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2017 was supposed to be a challenging year for emerging markets (EMs). An accelerated pace of Fed tightening, protectionism and political risks were among the prospective hurdles EMs would have to overcome. But as it turns out, nearly two-thirds of the way through the year, EMs have fared better than expected. A big part of that story has been China, where growth in the first half of the year averaged 6.9%, up from 6.7% last year. But even beyond China, EM strength has been broad-based. Brazil, Russia, Indonesia, Turkey, South Africa and Malaysia have all posted growth in line or stronger than in 2016 thus far. Underpinning this upturn has been a recovery in global trade, risk appetite and commodity prices. Although some downside risks remain, we expect the growth momentum to carry through to the rest of the year.

 

EN chart Gloabl goods

 

The first, and arguably most important factor supporting higher EM growth has been the recovery in global trade. Exports represent a larger share of EM output than advanced economies, making them more reliant on trade. World trade in goods accelerated to an average of 4.4%, in volume terms, over the first five months of the year, a pick up from 1.3% in all of 2016. Driving this change has been firming domestic conditions in Europe and the US which, in turn, boosted import demand. China has been the most noticeable beneficiary of the more robust demand. Chinese net exports turned positive in the first half of 2017, the first time this has occurred since 2014 and their exports to the Europe and US rose by their fastest pace in two years.

The second factor is the improvement in EM risk appetite. Stronger global trade has certainly played into higher investor confidence but this trend has been primarily supported by fading protectionist fears and the US dollar weakening (see our recent commentary US dollar slide to support US growth). Promises of major trade barriers from the US against EMs had initially spooked investors on fears of lower future growth. However, this has failed to materialise and looks increasingly less likely. While a weaker US dollar, which has declined by 5% on a trade-weighted basis, has helped EMs overcome tighter Fed policy by reducing the value of EM liabilities denominated in USD, effectively reducing debt-servicing costs. As a result, these developments have boosted sentiment and attracted major inflows into EMs. Portfolio inflows have reached an estimated USD183bn through the first seven months of 2017 compared to just USD87bn over the previous two years.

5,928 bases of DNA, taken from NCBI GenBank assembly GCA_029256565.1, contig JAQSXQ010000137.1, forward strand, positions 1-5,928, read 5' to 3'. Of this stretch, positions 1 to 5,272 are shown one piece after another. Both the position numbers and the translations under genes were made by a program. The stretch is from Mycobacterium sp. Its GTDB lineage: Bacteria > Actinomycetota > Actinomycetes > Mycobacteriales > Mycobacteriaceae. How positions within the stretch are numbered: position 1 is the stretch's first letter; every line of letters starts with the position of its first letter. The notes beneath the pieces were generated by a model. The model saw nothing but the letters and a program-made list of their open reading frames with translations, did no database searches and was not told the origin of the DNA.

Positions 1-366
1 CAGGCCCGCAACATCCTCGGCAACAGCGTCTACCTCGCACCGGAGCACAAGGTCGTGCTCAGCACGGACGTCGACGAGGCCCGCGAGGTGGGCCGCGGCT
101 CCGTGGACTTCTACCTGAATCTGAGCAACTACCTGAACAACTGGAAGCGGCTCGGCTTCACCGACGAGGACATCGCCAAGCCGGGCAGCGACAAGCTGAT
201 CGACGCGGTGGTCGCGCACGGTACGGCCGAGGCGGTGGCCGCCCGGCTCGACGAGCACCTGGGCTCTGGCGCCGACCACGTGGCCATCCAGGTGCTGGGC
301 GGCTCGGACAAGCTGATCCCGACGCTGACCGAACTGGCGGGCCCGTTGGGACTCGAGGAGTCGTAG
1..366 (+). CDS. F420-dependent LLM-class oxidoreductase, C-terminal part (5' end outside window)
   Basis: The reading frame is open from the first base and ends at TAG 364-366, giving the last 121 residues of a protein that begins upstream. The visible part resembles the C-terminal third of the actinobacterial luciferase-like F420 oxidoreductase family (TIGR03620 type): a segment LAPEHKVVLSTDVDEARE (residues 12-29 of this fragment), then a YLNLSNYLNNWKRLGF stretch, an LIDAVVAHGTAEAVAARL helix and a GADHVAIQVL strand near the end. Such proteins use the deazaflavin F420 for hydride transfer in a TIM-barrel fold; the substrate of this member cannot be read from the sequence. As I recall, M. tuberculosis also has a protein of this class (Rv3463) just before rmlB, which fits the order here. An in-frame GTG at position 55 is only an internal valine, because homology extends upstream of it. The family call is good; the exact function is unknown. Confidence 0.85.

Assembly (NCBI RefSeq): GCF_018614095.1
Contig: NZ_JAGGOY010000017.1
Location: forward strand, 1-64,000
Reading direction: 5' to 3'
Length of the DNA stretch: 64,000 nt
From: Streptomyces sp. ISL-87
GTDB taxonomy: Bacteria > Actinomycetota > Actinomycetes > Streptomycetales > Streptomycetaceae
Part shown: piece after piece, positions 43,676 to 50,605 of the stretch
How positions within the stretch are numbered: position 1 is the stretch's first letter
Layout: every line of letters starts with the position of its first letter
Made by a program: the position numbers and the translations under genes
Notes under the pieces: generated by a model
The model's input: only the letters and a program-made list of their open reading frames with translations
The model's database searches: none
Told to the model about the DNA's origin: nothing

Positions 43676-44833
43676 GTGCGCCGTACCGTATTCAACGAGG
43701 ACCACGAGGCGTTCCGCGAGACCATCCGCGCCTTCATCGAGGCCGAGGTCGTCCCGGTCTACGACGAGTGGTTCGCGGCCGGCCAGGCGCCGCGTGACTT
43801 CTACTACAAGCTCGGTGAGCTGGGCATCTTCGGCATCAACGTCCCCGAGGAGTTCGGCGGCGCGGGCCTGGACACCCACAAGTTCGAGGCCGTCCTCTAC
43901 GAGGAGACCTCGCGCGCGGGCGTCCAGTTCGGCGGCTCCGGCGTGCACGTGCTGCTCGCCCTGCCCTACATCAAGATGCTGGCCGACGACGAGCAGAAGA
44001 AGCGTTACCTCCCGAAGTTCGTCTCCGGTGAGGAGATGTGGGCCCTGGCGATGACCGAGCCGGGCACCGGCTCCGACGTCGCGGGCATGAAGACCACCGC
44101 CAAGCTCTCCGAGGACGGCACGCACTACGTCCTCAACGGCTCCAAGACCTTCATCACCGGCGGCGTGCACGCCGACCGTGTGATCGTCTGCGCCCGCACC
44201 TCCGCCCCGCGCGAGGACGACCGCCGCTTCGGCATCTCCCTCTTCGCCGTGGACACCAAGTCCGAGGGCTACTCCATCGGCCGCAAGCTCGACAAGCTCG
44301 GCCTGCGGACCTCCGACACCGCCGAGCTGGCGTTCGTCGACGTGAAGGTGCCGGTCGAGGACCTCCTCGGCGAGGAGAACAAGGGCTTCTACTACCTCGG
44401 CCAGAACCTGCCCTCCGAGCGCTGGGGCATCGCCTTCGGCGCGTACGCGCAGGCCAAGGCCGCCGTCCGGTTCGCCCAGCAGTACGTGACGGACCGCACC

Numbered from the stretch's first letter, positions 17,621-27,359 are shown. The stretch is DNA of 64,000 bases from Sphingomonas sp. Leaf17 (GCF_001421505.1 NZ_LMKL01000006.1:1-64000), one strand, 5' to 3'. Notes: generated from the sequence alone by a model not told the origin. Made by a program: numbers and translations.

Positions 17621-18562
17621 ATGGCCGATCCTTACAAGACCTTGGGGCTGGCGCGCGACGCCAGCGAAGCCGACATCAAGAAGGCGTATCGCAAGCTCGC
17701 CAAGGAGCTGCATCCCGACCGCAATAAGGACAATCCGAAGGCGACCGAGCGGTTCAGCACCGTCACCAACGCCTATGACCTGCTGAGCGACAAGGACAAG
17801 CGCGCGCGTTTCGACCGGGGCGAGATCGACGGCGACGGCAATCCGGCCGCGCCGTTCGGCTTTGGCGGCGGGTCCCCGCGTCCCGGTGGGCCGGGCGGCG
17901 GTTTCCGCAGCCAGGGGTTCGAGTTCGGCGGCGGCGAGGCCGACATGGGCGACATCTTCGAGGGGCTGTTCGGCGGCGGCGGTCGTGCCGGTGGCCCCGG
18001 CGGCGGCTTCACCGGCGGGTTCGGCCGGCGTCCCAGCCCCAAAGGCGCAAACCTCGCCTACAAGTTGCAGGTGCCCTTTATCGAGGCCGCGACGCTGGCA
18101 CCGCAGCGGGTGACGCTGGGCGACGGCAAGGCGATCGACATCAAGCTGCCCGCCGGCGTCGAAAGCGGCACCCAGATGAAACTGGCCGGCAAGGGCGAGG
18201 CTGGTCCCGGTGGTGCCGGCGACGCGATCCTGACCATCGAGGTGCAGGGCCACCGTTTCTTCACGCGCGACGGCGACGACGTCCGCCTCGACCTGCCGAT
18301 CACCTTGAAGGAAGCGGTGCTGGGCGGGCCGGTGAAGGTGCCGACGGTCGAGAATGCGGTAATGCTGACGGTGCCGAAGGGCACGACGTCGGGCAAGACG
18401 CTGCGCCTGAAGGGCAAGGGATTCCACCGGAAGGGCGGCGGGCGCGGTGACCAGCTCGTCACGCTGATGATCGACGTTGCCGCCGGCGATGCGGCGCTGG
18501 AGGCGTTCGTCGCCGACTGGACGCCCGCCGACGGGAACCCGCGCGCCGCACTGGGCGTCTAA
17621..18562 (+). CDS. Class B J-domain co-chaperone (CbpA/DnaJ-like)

The third factor supporting growth has been the pickup in commodity prices. Oil and base metal prices have registered double-digit gains compared to last year on improving fundamentals (contained supply growth for oil and improving demand for metals). This has benefitted major commodity producing nations such as Russia, Brazil and South Africa. The higher commodity export revenue has allowed for easier fiscal policy to support domestic demand. In particular, investment across these three countries has begun to register a gradual recovery after two years of decline.

Notwithstanding these factors, EMs still face some downside risks. Central bank policy in the US and Europe could turn more hawkish in response to strong domestic conditions. This would trigger outflows from EMs and increase external liabilities. Political risks, particularly in Brazil, South Africa and the Korean peninsula, are elevated and could pose a drag on growth. China is also unlikely to continue its upward growth trend as the authorities gradually move to slow lending and curtail financial risks, generating negative spill overs to other EMs. But these risks are unlikely to have an outsized impact on growth in the remainder of 2017. Hence, we expect growth momentum to carry through for the rest of the year.


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